10 Questions to Ask if You’re Thinking About Joint Replacement

knee with ice packYour knees ache. It’s hard to climb the stairs or exercise. The pain in your hip seems to be getting worse. If your doctor says you’re a candidate for joint surgery, you probably have many questions that will determine your decision. Joint replacement surgery is a big decision, one that impacts both you and your caregivers. Your doctor can answer some, but others are more personal. Ask yourself these 10 questions to see if you are ready.

Attend a free educational seminar on joint replacement on May 4.
Register: call 855-UMASS-MD or
visit our website.

Can I live with the pain I’m experiencing now?

Consider whether the pain is affecting your daily life, mood or relationships. Think about whether you’re having more bad days than good days, and whether the pain interrupts your sleep, or if side effects from pain medicines are putting your health at risk.

Have my pain and stiffness gotten increasingly worse over the past year?

You feel pain with movement and at rest. It’s getting harder to climb stairs, get into cars or move around the house. On a scale of one to 10, your pain level has steadily moved past six and has stayed at the higher levels for months. X-rays show that you have severe joint damage.

Have I given up on activities I enjoy because of my pain?

You’ve stopped playing tennis or shopping with friends. Social plans get cancelled at the last minute due to pain. You haven’t been to church for many Sundays. Most weekends you’re at home.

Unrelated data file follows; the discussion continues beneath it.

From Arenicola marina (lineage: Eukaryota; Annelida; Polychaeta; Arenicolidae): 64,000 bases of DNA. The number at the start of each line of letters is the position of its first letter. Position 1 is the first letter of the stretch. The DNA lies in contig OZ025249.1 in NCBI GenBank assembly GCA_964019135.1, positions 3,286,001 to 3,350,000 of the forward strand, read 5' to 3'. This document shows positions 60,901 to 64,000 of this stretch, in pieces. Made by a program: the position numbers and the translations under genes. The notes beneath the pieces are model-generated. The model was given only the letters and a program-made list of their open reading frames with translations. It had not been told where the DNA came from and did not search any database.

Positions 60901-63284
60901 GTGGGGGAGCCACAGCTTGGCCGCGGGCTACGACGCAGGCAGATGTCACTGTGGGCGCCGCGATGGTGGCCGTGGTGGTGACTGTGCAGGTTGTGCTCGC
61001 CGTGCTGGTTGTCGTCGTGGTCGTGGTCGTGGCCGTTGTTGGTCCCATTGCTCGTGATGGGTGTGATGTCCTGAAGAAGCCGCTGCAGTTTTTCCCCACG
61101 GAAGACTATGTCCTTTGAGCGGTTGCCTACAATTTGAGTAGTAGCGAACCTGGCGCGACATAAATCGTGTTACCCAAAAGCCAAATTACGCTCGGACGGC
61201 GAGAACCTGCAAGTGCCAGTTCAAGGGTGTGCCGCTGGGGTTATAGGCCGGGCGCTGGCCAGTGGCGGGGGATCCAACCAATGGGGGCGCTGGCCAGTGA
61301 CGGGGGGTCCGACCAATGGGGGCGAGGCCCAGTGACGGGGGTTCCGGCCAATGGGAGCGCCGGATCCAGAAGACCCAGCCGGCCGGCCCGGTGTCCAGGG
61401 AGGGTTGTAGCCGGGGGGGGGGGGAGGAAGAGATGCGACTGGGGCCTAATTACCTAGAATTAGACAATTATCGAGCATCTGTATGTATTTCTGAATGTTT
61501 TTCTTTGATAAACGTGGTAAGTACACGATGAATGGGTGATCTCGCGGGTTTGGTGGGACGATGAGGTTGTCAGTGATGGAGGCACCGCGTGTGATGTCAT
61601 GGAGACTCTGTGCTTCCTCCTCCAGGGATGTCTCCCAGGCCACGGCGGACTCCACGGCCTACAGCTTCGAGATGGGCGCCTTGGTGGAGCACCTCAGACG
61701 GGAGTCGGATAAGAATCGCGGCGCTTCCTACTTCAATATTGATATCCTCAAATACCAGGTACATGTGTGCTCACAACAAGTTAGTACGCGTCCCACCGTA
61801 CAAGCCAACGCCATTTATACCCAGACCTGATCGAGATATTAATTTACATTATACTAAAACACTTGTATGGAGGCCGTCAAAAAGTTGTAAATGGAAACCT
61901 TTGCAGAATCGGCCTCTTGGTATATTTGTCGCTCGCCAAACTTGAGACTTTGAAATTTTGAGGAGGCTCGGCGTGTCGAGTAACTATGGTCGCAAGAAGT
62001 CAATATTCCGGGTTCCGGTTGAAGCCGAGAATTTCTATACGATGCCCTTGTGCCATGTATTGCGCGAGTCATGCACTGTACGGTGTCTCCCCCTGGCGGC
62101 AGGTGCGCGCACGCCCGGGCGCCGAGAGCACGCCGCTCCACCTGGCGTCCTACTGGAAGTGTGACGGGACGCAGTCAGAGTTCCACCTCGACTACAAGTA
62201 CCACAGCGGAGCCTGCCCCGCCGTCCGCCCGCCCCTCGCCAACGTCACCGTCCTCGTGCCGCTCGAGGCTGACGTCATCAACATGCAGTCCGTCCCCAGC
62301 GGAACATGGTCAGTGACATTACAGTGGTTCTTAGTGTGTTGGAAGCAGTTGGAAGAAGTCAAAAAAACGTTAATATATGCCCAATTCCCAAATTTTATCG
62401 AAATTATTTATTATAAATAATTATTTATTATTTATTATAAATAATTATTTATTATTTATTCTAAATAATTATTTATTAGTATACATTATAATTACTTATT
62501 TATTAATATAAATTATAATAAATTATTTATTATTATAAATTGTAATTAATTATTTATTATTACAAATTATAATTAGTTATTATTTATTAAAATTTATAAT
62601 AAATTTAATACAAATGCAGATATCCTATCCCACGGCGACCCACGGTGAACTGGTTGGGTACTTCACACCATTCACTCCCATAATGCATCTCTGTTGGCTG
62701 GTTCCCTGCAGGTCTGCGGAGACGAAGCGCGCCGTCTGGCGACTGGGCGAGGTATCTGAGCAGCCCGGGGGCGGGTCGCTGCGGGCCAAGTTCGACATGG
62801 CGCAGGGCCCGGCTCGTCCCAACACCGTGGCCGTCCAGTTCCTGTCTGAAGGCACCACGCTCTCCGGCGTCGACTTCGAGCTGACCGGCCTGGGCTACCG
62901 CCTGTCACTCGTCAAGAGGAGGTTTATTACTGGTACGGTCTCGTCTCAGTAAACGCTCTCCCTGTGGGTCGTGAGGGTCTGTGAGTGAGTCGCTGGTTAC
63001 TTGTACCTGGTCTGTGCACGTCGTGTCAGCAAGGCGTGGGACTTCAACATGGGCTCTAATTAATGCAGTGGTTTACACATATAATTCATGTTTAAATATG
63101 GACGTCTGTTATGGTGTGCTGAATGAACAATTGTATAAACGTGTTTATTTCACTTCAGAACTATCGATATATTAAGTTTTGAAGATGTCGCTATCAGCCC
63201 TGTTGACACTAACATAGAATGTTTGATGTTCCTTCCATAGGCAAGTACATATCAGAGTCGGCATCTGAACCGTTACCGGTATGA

Have I explored all the treatment options available?

Before you decide to have surgery, make sure you have exhausted other therapies. You should talk to your doctor about which ones may be most helpful for you. These include topical and oral medicines, injections, natural or complementary remedies, exercise, physical or occupational therapy, and assistive devices.

How will surgery improve my condition?

Talk with your doctor to find out what level of improvement you may expect from joint surgery. This will depend on the state of your arthritis, your overall health and your ability to closely follow post-surgery instructions. You may need to lose weight, stop smoking and make other changes to your lifestyle to achieve the full benefits of surgery.

Is my overall health well enough for surgery?

Your knees may be ready for surgery, but is the rest of you? Any other health conditions you have will need to be well controlled. Your overall health plays an important role in your healing and recovery process.

Am I prepared to work through the recovery process?

Whether you have a partial or total knee replacement, joint surgery is a major event. Recovery requires a commitment to weeks of post-surgery rehabilitation and exercise to regain muscle strength, range of motion and good mobility. There will be good days and bad days as your body heals. You will need to be committed to following your post-surgery regimen even when it hurts.

Does my insurance policy cover the costs of joint surgery and recovery?